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Mount Washington

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Grand views, spectacular spring wildflowers, and easy access make this a great after-work outing or an early spring escape. The route follows an old logging road turned trail up a rock-rimmed mountain, providing hikers a good workout absent crowds.

Find the access trail near the restroom building. This short spur trail cuts up to an old roadbed, which leads in turn to the Iron Horse Trail. Follow the Iron Horse rail-trail west a few hundred yards before turning left (south) onto an unmarked trail which dips down slightly as it heads into the woods and then begins to climb. This trail continues in long switchbacks, climbing the northern face of Mount Washington.

Much of the landscape has been logged at some distant point in the past, but as you climb, the cleared areas--now thick with green growth--offer grand views. The road/trail winds up the steep face of the mountain, over and around rocky bluffs, craggy cliffs, and deep ravines. On sunny summer weekends you might find superhero wannabes doing Spiderman impersonations on many of the rock walls.

Your route climbs continuously from the Iron Horse. Any time you en-counter a spur trail, stick to the main trail and continue up, up, up. At 2 miles you'll find grand views from a bench on the flank of the mountain. This area provides great northwest views. Enjoy them, and then head back the way you came.
Driving Directions:

From Seattle drive east on I-90 to exit 38. Turn right (south) onto old US 10 and just after crossing the South Fork Snoqualmie River, turn right again into Olallie State Park/Twin Falls Section.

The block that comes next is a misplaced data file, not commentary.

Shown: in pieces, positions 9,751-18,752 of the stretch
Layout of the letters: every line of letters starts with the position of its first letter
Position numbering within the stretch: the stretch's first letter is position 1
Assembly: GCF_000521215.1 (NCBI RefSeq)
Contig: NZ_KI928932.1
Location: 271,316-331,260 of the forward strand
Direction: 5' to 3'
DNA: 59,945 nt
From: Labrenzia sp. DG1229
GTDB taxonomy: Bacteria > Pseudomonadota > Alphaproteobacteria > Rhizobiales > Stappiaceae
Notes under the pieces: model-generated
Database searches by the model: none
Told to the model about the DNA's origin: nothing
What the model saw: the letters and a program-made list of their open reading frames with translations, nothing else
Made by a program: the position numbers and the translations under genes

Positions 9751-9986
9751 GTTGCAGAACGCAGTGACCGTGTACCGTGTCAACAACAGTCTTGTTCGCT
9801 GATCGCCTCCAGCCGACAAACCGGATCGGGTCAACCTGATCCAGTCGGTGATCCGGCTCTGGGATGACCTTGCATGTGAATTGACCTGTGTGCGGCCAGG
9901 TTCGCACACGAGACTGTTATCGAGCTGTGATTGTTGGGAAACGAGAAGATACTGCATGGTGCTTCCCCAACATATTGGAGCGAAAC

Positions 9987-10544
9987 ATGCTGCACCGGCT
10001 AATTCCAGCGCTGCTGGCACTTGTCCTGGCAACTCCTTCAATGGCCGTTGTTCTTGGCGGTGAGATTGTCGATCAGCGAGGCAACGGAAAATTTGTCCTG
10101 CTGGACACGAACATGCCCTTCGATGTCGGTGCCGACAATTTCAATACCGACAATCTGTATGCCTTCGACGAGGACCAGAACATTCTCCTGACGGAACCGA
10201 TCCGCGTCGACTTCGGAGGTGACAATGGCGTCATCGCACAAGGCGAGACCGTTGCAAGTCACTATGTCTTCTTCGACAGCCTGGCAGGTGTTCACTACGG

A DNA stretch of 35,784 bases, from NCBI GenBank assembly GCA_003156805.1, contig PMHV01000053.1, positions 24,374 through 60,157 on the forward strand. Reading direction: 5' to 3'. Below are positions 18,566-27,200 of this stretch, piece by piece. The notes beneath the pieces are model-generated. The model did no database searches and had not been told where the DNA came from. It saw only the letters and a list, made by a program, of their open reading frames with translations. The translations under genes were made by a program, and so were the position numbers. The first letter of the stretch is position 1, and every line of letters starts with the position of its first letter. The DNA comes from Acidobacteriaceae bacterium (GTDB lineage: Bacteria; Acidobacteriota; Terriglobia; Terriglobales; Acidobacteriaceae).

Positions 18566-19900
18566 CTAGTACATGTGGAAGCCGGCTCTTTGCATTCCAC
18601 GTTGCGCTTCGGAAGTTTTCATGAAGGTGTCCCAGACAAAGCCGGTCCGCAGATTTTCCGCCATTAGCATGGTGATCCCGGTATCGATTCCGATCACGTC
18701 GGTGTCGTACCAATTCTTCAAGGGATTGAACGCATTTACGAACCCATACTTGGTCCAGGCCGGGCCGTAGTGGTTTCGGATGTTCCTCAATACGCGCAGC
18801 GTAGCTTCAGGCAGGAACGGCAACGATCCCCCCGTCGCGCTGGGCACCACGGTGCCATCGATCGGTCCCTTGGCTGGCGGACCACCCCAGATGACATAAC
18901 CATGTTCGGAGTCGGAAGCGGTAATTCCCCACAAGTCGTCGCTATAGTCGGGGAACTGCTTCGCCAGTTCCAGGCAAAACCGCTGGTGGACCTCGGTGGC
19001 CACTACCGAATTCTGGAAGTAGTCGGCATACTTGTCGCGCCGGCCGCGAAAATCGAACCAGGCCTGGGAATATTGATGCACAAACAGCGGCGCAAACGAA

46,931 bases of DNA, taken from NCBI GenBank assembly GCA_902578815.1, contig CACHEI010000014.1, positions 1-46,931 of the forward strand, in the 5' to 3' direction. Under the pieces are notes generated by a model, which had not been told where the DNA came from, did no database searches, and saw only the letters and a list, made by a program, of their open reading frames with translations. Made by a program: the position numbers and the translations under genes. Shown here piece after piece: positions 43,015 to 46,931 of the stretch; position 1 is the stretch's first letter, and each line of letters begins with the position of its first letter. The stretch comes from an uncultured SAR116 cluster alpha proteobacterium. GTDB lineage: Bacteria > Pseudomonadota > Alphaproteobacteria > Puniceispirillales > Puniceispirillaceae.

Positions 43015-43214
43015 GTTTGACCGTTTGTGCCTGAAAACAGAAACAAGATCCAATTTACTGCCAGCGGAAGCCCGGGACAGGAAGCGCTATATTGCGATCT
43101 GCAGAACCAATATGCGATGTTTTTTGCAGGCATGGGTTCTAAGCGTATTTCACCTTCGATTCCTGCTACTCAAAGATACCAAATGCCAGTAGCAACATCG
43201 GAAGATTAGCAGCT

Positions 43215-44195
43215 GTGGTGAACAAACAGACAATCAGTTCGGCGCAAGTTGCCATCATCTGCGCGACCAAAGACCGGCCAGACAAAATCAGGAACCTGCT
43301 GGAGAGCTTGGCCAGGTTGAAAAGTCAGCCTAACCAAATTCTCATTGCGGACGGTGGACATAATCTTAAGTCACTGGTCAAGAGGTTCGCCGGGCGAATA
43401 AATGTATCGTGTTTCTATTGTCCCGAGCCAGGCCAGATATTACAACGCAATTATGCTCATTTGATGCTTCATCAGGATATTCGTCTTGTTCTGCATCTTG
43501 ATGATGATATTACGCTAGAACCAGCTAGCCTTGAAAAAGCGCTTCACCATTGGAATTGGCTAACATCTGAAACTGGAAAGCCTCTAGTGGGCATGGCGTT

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Recent Trip Reports

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There are 233 trip reports for this hike. See all trip reports for this hike.
Mount Washington — Mar 22, 2014 — Norm
Snowshoe/XC Ski
Issues: Snow on trail
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Weather report looked favorable for a trip avoiding open avalanche slopes, so Don and I decided on M...
Weather report looked favorable for a trip avoiding open avalanche slopes, so Don and I decided on Mount Washington. We drove to exit 38 off I90 and parked in the Olallie State Park, making sure to have our Discovery Pass displayed before departing the trailhead. We left the vehicle at 0800 and headed up the road to an unmarked trail on the left, and continued up following many other tracks to a basin and junction at 3600’. There we decided to go right (trail on map goes left) and continue up slope with ever deepening snow and steeper slopes. We finally had to put on the snowshoes to prevent post-holing up to our knees in the powdery white stuff. We arrived on top at 1200, had lunch in the sun and took in the great panoramic views, both visually and with our cameras. Don mentioned we might take another route back so we went down to the south and followed the road around an easterly point and back to the junction at 3600’, making a complete loop and getting more strenuous exercise with the snowshoes in the soft snow.
We arrived back at the vehicle at 1610 and Don’s GPS said we had gone 10.25 miles.
The snow on the road from the parking area (1300’) to the unmarked trail on the left had melted off by the time we returned. Traction devices might be in order with the warming days and cool nights. We used our snow shoes above 3700’, due to recent snowfall, along with our trekking poles. A mountain axe might be helpful on the very steep areas toward the north side of the mountain. See map in link below for route.
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Mount Washington — Mar 16, 2014 — byrondailey
Day hike
Issues: Blowdowns | Water on trail | Snow on trail
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This is a very pretty trail and, at this time of year, a deserted one. I was the first one in the pa...
This is a very pretty trail and, at this time of year, a deserted one. I was the first one in the parking lot at 7:30am, and I only saw one other small group on the trail in a period of 4 hours. It has been raining heavily lately, so there is a lot of water and the streams (one of which you need to ford) are fairly high and moving quickly, so you need to be ready to walk through a lot of water. About 3/4 of the way up, there starts to be a lot of snow, and it gets deep quickly as you ascend, so snowshoes are very helpful.